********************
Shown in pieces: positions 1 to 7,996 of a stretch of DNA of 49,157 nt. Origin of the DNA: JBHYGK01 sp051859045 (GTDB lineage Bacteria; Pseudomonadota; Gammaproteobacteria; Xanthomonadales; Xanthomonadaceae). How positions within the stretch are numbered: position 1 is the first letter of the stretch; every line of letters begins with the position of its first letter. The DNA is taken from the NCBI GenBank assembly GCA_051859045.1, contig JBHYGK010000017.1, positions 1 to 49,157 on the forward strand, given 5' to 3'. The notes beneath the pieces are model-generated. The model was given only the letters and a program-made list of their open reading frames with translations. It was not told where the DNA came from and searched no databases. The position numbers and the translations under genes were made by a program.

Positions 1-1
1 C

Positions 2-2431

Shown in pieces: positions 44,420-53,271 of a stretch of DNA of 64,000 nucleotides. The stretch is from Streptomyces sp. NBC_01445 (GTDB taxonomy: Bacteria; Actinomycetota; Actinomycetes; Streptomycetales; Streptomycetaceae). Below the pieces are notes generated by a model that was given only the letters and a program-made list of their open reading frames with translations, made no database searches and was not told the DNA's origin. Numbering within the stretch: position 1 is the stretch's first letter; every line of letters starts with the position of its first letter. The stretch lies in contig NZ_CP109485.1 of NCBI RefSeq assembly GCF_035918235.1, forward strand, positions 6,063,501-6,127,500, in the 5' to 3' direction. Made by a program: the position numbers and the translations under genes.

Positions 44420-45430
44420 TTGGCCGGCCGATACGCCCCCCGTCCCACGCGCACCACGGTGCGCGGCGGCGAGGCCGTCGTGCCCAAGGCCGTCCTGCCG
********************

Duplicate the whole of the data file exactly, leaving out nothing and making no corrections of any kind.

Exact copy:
Shown in pieces: positions 1 to 7,996 of a stretch of DNA of 49,157 nt. Origin of the DNA: JBHYGK01 sp051859045 (GTDB lineage Bacteria; Pseudomonadota; Gammaproteobacteria; Xanthomonadales; Xanthomonadaceae). How positions within the stretch are numbered: position 1 is the first letter of the stretch; every line of letters begins with the position of its first letter. The DNA is taken from the NCBI GenBank assembly GCA_051859045.1, contig JBHYGK010000017.1, positions 1 to 49,157 on the forward strand, given 5' to 3'. The notes beneath the pieces are model-generated. The model was given only the letters and a program-made list of their open reading frames with translations. It was not told where the DNA came from and searched no databases. The position numbers and the translations under genes were made by a program.

Positions 1-1
1 C

Positions 2-2431

Shown in pieces: positions 44,420-53,271 of a stretch of DNA of 64,000 nucleotides. The stretch is from Streptomyces sp. NBC_01445 (GTDB taxonomy: Bacteria; Actinomycetota; Actinomycetes; Streptomycetales; Streptomycetaceae). Below the pieces are notes generated by a model that was given only the letters and a program-made list of their open reading frames with translations, made no database searches and was not told the DNA's origin. Numbering within the stretch: position 1 is the stretch's first letter; every line of letters starts with the position of its first letter. The stretch lies in contig NZ_CP109485.1 of NCBI RefSeq assembly GCF_035918235.1, forward strand, positions 6,063,501-6,127,500, in the 5' to 3' direction. Made by a program: the position numbers and the translations under genes.

Positions 44420-45430
44420 TTGGCCGGCCGATACGCCCCCCGTCCCACGCGCACCACGGTGCGCGGCGGCGAGGCCGTCGTGCCCAAGGCCGTCCTGCCG